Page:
Friday, February 17, 2006

The Crime of Privatization

Here is another example of the criminal nature of contracting out and privatization.

Payments may have lasted six years

The American company accused of offering secret commissions to two Edmonton police officers to get an untendered $90-million photo-radar contract may have offered the inducements for more than six years.

The RCMP did not release details of the charge against Dallas-based Affiliated Computer Services, but the publicly traded company was required to report the allegations to its investors through the United States Securities and Exchange Commission.

According to a document filed Wednesday with the SEC, the charge covers the period from Jan. 1, 1998, to June 14, 2004.

The RCMP charged the company Wednesday with offering secret commissions to two members of the Edmonton police service's traffic section. The officers were also charged with Criminal Code offences.

Det. Tom Bell faces three counts of breach of trust and one of accepting a secret commission.

Staff Sgt. Kerry Nisbet, the former head of the traffic section, faces two charges of breach of trust and one of accepting secret commissions.

Let's understand one thing, whether it is legal or illegal, its all about insider deals and low ball bidding. There are no real savings to taxpayers, you and me, the workers who are also employed either in the public sector or private sector. The only savings made in contracting out is by underpaying workers. Profits are pocketed not for the public good but the private fortunes of a few. And here is a perfect case where companies engage in bribery, good old crony capitalism, and kick backs to get contracts. Not unlike the Third World. In fact the very nature of privatization of government services is prone to exactly this problem, not as an anomaly but as business as usual.

"The commission is going to look at where did this go wrong, and how did it go wrong," Billett said at a news conference.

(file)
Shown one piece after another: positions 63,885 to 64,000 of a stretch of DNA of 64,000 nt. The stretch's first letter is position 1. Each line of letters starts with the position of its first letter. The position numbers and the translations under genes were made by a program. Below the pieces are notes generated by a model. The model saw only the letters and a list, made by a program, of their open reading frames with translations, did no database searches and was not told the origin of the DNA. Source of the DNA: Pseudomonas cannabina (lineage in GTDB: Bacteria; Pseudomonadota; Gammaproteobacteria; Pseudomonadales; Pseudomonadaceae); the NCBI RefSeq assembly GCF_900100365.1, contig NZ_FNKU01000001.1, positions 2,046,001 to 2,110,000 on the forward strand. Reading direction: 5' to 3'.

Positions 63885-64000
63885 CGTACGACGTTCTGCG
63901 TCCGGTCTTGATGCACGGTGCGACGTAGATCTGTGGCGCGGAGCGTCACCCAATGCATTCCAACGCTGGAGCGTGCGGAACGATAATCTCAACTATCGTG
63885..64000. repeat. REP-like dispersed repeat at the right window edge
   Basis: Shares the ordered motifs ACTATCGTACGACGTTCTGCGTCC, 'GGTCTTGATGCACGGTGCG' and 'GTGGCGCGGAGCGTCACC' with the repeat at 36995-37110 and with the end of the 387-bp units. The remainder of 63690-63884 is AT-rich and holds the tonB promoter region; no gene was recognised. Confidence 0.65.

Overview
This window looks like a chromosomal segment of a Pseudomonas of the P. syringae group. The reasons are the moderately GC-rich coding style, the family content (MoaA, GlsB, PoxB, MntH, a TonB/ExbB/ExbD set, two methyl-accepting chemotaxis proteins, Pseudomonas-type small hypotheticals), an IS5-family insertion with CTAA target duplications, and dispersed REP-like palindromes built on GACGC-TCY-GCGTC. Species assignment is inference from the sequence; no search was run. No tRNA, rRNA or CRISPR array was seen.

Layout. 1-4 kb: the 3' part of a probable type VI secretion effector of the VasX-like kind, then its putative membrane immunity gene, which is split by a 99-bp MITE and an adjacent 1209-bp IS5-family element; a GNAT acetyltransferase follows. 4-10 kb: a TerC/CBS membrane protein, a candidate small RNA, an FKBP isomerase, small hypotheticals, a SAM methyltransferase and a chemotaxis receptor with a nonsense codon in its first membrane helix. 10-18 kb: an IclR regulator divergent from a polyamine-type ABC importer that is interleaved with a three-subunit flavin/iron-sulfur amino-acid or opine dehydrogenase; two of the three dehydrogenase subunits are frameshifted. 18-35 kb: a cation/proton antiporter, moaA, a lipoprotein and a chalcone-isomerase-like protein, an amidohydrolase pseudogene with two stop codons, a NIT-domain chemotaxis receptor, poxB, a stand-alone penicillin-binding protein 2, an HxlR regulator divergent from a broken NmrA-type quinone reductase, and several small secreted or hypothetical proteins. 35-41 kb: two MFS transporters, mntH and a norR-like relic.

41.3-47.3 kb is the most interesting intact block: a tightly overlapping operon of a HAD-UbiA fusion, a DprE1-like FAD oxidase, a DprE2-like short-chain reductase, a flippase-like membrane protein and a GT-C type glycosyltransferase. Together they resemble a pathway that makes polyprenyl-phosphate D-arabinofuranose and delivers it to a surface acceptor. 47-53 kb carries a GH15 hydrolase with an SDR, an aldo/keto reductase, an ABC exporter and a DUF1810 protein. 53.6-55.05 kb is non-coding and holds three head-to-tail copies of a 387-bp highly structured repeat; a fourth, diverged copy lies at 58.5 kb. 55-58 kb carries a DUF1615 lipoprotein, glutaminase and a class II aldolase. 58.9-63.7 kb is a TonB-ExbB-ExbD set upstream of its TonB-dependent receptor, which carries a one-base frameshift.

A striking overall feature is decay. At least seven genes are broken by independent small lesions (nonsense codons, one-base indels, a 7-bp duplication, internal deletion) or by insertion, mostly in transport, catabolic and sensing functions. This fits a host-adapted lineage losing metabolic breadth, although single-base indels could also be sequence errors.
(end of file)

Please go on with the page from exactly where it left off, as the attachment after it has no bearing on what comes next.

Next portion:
"Do we continue with ACS? Do we extend their contract? The (request for proposals) has gone out and we do have some options," he said.

The charges stem from a 19-month RCMP investigation into allegations that at least three traffic officers accepted perks from ACS. The city granted the company an untendered photo-radar contract worth an estimated $90 million over 20 years, based on the recommendation of the police service.

The fact is that the photo radar should never have been privatized. It was just the cops were too lazy to want to administer it, and the police, the city and the police commission mutually agreed that it was better to spend the money on cops than on civilians to operate the photo radar. Even though it brings in oddles and oddles of money.

So instead a private company was hired untendered, opps there is part of the problem, and then tips cops for their private profit. And this is saving us money? No we are being ripped off. And the police commision should have canceled the contract immediately and brought the whole thing back in house. It will pay for itself, and if the cops don't want to do the work, another city department could.

Here is another irony the RCMP investigation is secret but under U.S. corporate reporting rules the news is released for public perusal thanks to the SEC. So we find out what is happening not from the police commission, a civilian oversight committee but from the SEC. And these guys on the commission still want to go ahead with contracting photo radar out as if nothing has happened. That's criminal.

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